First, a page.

How much of your personality and life experiences are in your writing?
I doubt my personality is part of my characters because I know they must be individuals unto themselves. However, I do draw heavily on the personal, emotional aspects of the ups and downs, and triumphs and tragedies, of life in order to put the feeling and emotions on the page. For Janay's injury in KARMA AND MAYHEM, I pulled from the aching pain of my own experience when my horse refused a jump and my hip rammed into the jump standard's base. That netted me a badly bruised hip, which became arthritic (and the ache can't be walked out).
Are you a member of any author or critique groups?
I'm a member of RWA and the FF&P and WPRW chapters, Broad Universe, and Pennwriters (my statewide organization). In Area 1 of Pennwriters (the northwest corner of the state), there are six different groups that meet, so I'm no more than an hour's drive from any of them. And yes, I have to drive that far because I live in the boonies. I appreciate the eclectic mix of writers in Pennwriters that keeps me on my craft toes and the individuals that give me feedback.
What book for you has been the easiest to write? The hardest? The most fun?
My current work in progress, STARSHINE, a lighthearted, futuristic romance adventure has not only been the most fun to write but the easiest. It seemed to write itself.
As to the hardest? That's KARMA AND MAYHEM because it had an entourage of supporting cast and complicating characters that included Tienan's partner, brother, and grandmother. Plus Janay, a host of veeds (energy symbiotes), a vampire, two archangels, a reincarnated Samaria's soul, and three dastardly witches. As I wrote, I kept a set of 3x5" cards of who was who and which veed belonged to whom. KARMA AND MAYHEM is an intricate tale with subplots. To remove any one of the characters and their plot threads would have unraveled the entire story.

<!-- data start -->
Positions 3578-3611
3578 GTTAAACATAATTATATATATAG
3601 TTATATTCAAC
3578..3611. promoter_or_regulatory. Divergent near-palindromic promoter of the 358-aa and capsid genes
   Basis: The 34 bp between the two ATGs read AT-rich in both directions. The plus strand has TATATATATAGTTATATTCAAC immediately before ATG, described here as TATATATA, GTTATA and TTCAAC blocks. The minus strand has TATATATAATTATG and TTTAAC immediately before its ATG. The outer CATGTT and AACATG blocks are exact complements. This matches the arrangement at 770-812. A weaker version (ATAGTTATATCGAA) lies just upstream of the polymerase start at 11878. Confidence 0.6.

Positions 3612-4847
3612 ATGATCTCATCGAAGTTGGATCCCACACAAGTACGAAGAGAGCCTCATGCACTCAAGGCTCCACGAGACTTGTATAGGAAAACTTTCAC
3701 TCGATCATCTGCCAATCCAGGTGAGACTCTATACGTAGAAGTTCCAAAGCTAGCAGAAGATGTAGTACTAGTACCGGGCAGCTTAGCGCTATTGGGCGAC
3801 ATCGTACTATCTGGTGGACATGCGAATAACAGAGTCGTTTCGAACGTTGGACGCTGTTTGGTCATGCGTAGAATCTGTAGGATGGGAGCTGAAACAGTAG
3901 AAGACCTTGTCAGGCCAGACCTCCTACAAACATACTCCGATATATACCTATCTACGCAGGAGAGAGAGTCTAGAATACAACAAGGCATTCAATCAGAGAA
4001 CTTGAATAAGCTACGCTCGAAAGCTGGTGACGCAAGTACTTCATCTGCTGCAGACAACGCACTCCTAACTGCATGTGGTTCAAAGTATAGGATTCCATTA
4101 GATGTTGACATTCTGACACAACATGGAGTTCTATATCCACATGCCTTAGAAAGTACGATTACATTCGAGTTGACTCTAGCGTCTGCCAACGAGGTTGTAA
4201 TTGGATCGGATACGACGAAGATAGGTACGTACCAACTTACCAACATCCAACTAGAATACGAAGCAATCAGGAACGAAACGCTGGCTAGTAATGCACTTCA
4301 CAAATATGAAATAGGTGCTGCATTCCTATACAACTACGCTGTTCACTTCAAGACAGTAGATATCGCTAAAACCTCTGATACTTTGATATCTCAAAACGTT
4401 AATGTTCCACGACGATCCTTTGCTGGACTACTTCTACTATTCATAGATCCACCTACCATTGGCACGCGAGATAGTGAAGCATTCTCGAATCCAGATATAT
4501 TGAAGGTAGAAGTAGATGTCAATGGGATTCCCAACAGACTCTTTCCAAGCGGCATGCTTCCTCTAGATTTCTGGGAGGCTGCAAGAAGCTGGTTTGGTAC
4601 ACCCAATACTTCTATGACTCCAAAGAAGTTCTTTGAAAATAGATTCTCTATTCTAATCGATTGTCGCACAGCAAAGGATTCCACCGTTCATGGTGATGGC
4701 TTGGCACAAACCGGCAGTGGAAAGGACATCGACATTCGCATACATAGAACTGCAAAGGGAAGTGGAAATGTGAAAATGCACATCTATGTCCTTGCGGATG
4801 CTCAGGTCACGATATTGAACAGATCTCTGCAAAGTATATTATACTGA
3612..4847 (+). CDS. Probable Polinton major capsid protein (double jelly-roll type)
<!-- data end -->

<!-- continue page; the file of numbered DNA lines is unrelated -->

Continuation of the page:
Do you feel humor is important in fiction and why?
Yes, humor is important because people are people, and it's human nature to want to lighten up situations. I had an editor purchase a short story of mine and comment that sci-fi (space opera) needed more levity. Unfortunately, to deliberately try to write that doesn't work for me. In other words, if it happens in my stories, the humor is lighthearted, whimsical, witty even, but it is always a natural outcome of who the character is. And, yes, I love it when I'm drafting and a character hits me with a hilarious one-liner that makes me laugh out loud.
What do you hope readers take with them after reading your work?
That they enjoyed the story enough to tell someone else that my story was "a good read."
What are a few of my favorite things:
Dessert - peach pie, double crust, made from fresh peaches (or frozen) but not peach pie filling out of the can
City - St. Louis
Season - Spring (life renewing itself with flowers of all colors to be photographed!)
Type of hero - Beta (though I've been told my heroes are alphas, I don't see them as that macho-assertive)
Type of heroine - she's down to earth, forthright and tends to be a "master sergeant" who gets things done
Favorite beverage - iced tea (even in winter I'll drink it)
Where can your readers find you?
Karma and Mayhem Blog: http://karmaandmayhem.blogspot.com/
What’ your favorite place to hang out online?
Catherine writes "Women's Starscape Fiction" because she likes a story where characters are real people facing real dilemmas, and where their journey (their adventure-quest, with or without a romance)is among the stars and solar systems, and where there's always a satisfying ending.
Although Catherine has sold short stories in science fiction, paranormal, and contemporary to hard-copy and online anthologies and magazines since 1993, her first novel Karma and Mayhem, (a paranormal-fantasy-romance) was published in 2012.